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An extract describing the problem of induction from one of Popper’s editions can be found at -; the introduction to Diettrich (2000), provides an update review of the problem of induction, and many references to the primary literature. See also -

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As will be discussed in Episode 4 of this work, this is an oversimplified view, which Popper substantially modified and elaborated in later works (e.g., Objective Knowledge - Popper 1972). See also Thornton (2000) The Problem of Demarcation in Karl Popper – - Dema; The Karl Popper Web - - Realism and the Aim of Science; and try Google - Add discussion of David Stove's Anything Goes. 

Stove, D. (1982). Popper and After: Four Modern Irrationalists. Pergamon. - Full text: Reprinted as (1988). Anything Goes: Origins of the Cult of Scientific Irrationalism. Macleay Press: Sydney, including new forward by Keith Windschuttle -

Champion, R. (2003). Rafe Champion's Critique - Anything Goes: Origins of Scientific Rationalism, David Stove. The Rathouse - The Philosophy Site of Rafe Champion -


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At least from my point of view as an evolutionary biologist, Popper’s epistemology as presented in this book is appropriately applied to establishing evolutionary biology as a science, but his book is flawed by his evident lack of understanding of biological evolution or evolutionary sciences. Episode 4 will provide a deep analysis of how Popper's evolutionary theory of knowledge actually applies fundamentally to evolutionary phenomena. I was startled by the conclusions I reached in this analysis when I only recently came to understand fully what was saying. However, discussion of Popper's evolutionary theory of knowledge requires development of a vocabulary and worldview that cannot readily be provided at this early stage in exploring the theory of knowledge.

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Popper and Kuhn published their seminal works in the middle of the 20th Century. These provided substantial fodder for many subsequent authors. However, from my point of view as a once practising scientist who had a real-world need to understand the core issues, I have yet to find sources who significantly improve on Popper's and Kuhn's original ideas. Many writers who discuss both Popper and Kuhn in the same work don’t appear to understand that the two followed what I believe were incommensurably different paradigms. One was an epistemologist, the other one was working primarily as an historian. Kuhn's last words on the subjects are to be found in the posthumously published book, The Road Since Structure (Kuhn 2000), which also includes his philosophical autobiography (Baltas et al. 2000)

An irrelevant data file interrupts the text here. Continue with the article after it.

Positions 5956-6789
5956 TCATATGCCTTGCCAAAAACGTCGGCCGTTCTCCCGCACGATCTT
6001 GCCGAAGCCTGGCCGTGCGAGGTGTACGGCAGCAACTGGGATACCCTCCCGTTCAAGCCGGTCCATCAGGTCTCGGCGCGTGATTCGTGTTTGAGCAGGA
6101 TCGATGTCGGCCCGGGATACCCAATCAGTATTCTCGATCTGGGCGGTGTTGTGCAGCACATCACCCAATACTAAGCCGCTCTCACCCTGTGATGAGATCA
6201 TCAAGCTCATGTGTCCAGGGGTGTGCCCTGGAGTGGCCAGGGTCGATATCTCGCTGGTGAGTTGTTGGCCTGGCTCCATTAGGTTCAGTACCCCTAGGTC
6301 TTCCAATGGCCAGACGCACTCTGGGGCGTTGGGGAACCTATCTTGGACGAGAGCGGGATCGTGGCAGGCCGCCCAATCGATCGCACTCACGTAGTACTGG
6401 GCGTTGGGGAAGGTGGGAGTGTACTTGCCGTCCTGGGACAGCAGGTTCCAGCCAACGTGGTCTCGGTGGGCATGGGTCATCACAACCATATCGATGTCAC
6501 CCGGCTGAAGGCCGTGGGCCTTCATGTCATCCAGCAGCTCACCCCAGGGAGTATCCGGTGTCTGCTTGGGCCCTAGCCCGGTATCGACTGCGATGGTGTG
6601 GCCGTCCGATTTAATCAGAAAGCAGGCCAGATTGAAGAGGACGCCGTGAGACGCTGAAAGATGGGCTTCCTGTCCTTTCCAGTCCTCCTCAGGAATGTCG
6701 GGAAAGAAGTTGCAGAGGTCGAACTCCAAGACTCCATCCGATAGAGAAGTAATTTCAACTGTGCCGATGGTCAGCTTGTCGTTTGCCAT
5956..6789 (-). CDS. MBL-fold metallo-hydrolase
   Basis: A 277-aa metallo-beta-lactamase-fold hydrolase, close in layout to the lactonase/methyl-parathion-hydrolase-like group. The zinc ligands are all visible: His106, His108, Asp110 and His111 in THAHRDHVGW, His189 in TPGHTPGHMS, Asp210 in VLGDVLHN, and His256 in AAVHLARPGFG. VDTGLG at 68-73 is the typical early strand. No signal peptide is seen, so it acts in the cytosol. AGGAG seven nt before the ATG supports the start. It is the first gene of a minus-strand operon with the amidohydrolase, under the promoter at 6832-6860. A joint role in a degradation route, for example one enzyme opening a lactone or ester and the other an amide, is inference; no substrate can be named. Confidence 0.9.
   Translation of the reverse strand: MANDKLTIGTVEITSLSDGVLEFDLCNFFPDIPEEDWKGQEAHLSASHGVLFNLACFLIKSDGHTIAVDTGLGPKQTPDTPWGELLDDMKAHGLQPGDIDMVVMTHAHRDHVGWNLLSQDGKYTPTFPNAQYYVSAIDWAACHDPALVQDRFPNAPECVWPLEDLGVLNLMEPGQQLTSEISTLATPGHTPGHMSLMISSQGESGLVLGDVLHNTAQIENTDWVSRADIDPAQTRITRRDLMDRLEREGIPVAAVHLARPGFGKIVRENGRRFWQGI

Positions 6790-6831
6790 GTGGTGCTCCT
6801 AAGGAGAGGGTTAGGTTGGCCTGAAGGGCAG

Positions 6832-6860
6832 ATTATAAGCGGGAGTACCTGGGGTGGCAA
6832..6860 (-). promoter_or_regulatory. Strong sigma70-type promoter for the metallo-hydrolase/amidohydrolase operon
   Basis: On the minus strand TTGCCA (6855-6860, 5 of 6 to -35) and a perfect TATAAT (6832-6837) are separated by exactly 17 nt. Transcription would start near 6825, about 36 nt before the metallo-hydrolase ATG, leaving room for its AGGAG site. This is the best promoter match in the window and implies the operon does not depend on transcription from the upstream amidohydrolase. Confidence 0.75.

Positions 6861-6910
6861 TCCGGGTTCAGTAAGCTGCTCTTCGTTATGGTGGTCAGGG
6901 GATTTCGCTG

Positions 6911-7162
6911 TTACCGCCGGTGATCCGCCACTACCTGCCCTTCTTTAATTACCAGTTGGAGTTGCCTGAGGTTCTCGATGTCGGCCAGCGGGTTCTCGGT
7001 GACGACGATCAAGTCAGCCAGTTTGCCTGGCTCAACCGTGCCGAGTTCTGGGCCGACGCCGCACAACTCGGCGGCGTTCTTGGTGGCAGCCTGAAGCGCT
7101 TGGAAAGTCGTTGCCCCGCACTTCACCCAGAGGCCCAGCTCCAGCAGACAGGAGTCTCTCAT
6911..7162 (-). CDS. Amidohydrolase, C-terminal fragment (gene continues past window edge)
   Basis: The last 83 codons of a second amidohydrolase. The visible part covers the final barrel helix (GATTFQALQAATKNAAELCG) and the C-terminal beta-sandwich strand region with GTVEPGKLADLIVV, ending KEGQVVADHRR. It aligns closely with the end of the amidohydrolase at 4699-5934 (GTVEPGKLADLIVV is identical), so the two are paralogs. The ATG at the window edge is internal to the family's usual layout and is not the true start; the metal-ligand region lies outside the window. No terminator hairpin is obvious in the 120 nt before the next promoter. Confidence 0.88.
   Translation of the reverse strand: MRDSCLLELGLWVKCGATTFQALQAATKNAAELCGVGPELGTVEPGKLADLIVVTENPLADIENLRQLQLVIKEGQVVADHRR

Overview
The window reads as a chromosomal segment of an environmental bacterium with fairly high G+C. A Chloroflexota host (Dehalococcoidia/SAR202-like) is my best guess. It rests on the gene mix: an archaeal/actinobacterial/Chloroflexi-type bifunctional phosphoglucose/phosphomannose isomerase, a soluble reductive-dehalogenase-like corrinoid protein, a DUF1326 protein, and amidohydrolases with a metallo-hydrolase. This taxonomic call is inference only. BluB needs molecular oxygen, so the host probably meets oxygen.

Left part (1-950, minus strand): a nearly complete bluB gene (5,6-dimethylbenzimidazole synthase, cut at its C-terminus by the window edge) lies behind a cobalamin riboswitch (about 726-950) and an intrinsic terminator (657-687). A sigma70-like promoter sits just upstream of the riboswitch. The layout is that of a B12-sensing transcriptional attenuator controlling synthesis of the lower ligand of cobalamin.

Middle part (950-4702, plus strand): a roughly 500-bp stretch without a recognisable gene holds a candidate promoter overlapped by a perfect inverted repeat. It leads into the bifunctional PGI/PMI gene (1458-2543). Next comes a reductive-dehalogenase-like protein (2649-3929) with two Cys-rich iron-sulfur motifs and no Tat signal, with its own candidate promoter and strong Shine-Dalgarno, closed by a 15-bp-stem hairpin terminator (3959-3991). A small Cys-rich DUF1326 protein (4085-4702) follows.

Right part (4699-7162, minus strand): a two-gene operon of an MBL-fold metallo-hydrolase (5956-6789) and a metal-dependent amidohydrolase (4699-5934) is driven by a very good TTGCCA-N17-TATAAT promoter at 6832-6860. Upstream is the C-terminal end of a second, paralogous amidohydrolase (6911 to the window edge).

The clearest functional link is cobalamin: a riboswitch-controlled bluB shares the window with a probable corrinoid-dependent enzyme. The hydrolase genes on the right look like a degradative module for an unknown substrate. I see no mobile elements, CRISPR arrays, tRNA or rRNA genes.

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According to at least one critic (Masterman 1970, with whom I agree in this case), Kuhn is an unreliable witness even regarding his own ideas. Even in Structure, Kuhn used the term "paradigm" with more 20 identifiably different meanings. Nevertheless, the term is a useful label for the concept described here. In later works, he emphasised that he intended to use the term in its meaning as a "disciplinary matrix".

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The kinds of technological and conceptual "revolutions" discussed in this document do not necessarily involve the replacement of one paradigm by another. As used here, the basic concept of a revolutionary change or revolutionary difference is that distinct groups of people hold onto incommensurable paradigms, and thus deal with their subject matters in substantially different ways that may (and often do) lead to communication problems between the groups holding different paradigms.

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Chaotic evolutionary changes associated with threshold crossings may often be an underlying factor contributing to the evolutionary phenomenon that Eldridge and Gould (1972) referred to as “punctuated equilibrium”. Prothero (1992) reviews the concept and gives some examples. Gould (2002) is definitive. However, having personally spent more than 10 years studying the population cytogenetics of a lizard radiation encompassing more than 150 species, where some lineages appear to exhibit what many would term punctuated equilibria, I do not uncritically accept much that has been written about the sources of the phenomenon. I also note that because well preserved fossils are so rare, changes in the fossil record of a lineage may appear to be "punctuated", that in reality may actually have taken place gradually over hundreds or thousands of generations from one benchmark fossil to the next. Although this is an instant of geological time, it may still a gradual process in evolutionary time, as Gould (2002) reminds the critics of punctuated equilibria and Darwinian evolutionary theory.

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Rieger, et. al., (1976) define grade as “a unit of biological improvement from an evolutionary point of view comprising a group of individuals similar in their level of organization.” after Huxley (1958). A "grade shift" corresponds to a significant change in the structure or organization of the group or species not relating to simple changes directly related to things like size of the organism. In the context I use the term, a grade shift represents changes sufficient to allow the species to exploit a new way of making a living.

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I tried to introduce this picture in 1991 in a computer literacy training package I was developing for corporate executives and managers, in hopes that it would help them to comprehend why they needed to understand the new capabilities and rates of changes involved in managing computer technology in the organizational workplace. The course development was cancelled when it was decided that management already knew everything the needed to about the technology. In part the present work grew out of the frustration generated by this kind of attitude.